How every positive action from each of us can help move the needle


Sometimes it baffles me when I see people complain 24/7 without proffering solutions. They complain about everything. They blame everyone except themselves. What many forget to know is that we live in a world as it is not as it should be. Hence every positive action from all of us can help move the needle forward. We blame the government all the time as if the government is a building or a house. Government is people who come from the very societies we come from and their attitudes will not change with the complaints we have been making for over 60 years.

My point is simple: there is nothing wrong with anyone pointing out a problem. But as you do so, make sure you play your part and leverage what is working to make the case and show what you have done. We are not strangers in this continent, and we all know that complaining and blame game most of the time is not helpful. If you doubt it, take up your phone and log into Facebook and Twitter etc. and see what is happening there. I see this every day and it’s always someone to do it but for ourselves and the circus of blame game continues.

Become a solution provider yourself: Government alone is not a repository of all solutions. If we all do what we can and become innovative, we can make a positive difference. The best policy solutions are not always from the government alone. Policy is not always established through top-down approaches. Effective policy is established more through bottom-up approaches. Where pockets of success stories from ground actions by ordinary citizen are leveraged to generate a groundswell of empirical data and knowledge that feeds back to inform and influence policy prioritization from a more practical and implementable position.

For example, The African continent needs to create no less than 13 million jobs each year, for a growing youthful population currently at 60%, and with up to 60% of these youth being unemployed. To this end, nearly every African country has a jobs strategy, an employment policy, a youth jobs creation policy etc. Implementation of these jobs policies needs enablers in form of incentives that come from across different ministries. For example, the finance ministry may need to put in place fiscal incentives to activate investment in certain sectors that can engage the most youth in job creation. Energy, transport ministries may need to put in place certain infrastructural incentives, to activate optimal job-creating investments. And by this, we have diverse sectorial policies being synchronized and harmonized for implementation towards a shared priority of implementing a jobs strategy. But the question is, how do we know which sectors/sub-sectors to incentivize to have the maximum impact on job creation? This is where empirical data from a groundswell of success stories that have demonstrated their potential for engaging the youth in enterprise and jobs become a critical input.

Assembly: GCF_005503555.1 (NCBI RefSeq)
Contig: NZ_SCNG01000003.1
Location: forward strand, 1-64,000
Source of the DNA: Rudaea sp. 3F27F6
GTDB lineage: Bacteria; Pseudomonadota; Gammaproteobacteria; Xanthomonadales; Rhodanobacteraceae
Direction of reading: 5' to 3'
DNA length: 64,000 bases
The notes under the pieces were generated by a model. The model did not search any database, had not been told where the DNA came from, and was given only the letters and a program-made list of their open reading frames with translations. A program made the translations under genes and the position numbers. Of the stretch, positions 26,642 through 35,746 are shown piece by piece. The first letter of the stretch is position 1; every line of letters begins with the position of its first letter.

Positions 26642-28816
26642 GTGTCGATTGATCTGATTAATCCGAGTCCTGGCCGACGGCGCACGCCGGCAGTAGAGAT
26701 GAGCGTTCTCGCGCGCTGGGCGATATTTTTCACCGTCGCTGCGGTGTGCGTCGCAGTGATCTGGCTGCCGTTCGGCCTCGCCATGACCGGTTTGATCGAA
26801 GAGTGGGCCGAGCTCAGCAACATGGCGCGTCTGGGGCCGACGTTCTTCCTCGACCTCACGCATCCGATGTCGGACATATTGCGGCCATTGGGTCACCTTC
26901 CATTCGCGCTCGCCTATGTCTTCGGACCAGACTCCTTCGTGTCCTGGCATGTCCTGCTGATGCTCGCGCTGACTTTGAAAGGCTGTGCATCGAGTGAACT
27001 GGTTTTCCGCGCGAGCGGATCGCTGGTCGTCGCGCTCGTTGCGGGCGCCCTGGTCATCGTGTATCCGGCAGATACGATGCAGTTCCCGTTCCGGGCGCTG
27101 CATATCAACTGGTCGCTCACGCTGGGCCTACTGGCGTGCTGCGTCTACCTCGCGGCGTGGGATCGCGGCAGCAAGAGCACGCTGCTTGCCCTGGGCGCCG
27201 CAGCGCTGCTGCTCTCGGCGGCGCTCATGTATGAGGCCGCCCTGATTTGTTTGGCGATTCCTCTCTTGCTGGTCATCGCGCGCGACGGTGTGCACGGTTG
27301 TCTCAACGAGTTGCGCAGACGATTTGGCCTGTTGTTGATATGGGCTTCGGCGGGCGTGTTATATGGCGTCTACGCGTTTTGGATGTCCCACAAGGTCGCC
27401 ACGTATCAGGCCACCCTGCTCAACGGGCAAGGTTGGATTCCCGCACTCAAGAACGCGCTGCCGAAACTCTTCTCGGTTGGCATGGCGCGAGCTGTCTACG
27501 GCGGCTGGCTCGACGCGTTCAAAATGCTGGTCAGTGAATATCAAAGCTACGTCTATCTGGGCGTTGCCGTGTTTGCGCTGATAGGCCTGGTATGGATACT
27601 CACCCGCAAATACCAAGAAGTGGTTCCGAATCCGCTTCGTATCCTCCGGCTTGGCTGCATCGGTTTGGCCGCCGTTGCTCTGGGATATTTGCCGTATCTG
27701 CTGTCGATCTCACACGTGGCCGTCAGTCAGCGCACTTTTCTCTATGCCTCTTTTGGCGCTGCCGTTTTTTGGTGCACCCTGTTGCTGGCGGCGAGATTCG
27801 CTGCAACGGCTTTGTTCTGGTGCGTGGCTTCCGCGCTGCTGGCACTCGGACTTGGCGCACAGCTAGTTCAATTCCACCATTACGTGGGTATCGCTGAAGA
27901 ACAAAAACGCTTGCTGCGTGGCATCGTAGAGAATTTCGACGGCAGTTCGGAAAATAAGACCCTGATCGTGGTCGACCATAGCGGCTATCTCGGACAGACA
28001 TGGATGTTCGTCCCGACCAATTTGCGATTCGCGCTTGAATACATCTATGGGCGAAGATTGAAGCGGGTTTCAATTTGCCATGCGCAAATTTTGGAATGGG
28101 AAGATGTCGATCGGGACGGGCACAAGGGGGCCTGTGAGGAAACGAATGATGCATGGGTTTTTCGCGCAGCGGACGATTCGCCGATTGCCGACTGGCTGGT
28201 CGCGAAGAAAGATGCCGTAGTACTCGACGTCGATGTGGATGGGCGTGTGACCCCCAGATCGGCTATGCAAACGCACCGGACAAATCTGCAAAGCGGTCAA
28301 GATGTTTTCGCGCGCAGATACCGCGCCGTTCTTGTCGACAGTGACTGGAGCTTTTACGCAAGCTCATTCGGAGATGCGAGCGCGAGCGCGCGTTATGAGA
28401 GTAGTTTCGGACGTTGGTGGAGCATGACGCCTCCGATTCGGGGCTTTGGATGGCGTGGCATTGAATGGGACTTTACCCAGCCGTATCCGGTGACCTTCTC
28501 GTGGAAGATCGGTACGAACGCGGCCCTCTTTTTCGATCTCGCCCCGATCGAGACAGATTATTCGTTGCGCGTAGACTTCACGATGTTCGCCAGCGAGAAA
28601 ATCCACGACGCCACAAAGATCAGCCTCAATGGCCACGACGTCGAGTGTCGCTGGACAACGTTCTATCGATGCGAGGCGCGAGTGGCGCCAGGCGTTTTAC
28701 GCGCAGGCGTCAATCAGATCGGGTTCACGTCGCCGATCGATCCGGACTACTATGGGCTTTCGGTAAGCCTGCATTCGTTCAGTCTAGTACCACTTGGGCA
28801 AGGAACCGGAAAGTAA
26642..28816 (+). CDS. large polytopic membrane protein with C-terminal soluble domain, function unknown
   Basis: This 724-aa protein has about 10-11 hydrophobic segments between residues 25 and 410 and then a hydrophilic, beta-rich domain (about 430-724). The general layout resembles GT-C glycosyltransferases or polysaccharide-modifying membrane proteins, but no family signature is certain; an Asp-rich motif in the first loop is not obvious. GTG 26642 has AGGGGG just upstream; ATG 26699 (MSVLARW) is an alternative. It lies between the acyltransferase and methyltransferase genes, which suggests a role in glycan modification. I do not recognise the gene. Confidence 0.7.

And for this, an example of how these groundswells of empirical success data can inform harmonized policy incentives for jobs is in the agriculture sector, Africa’s engine sector of development. But empirical data from Nigeria, Cameroon, Uganda, among other countries shows that convening agro-value chain actors in local cooperatives, to “co-operate around” accessing a solar dryer solution to cut their postharvest losses (PHLs), instead of convening around savings only, will result in them cutting their PHLs, increasing shelf-life, while achieving statutory food safety, health and quality standards benchmarks of their produce through preventing the growth of aflatoxin linked to cancer disease burden. With these savings, they can then put youth to work to start fabricating these accessible solar dryers and hence create enterprise opportunities for youth.

These empirical results then provide empirical evidence that can be taken up by diverse sectoral ministries, to inform prioritization of their policies towards the shared bottom-line economic aim of creating jobs while meeting their respective sector-specific priorities. This empirical data will inform them such that they prioritize their fiscal incentives towards this area – e.g. integrate waiver of taxes in imported spare parts needed to make solar dryers. Education policy needs to offer bursaries to needy, bright students. They can now leverage this data to offer bursaries to youth to get training and skills in fabricating solar dryers and deploying these to power agro-value addition to ensure their bursaries go to where youth can get jobs for themselves while solving development challenges.

If we do not leverage what we do to create this data at the ground level who will? Everyone has a role to play and sometimes what we complain about needs us to trigger it from a solution’s perspective. We must leverage what we have to create more. That’s the effort we now must usher ourselves into rather than the easy blame games and complaining attitudes that have for so long derailed a continent.

The views expressed here are those of the author and do not necessarily represent those of the institution with which he is affiliated.

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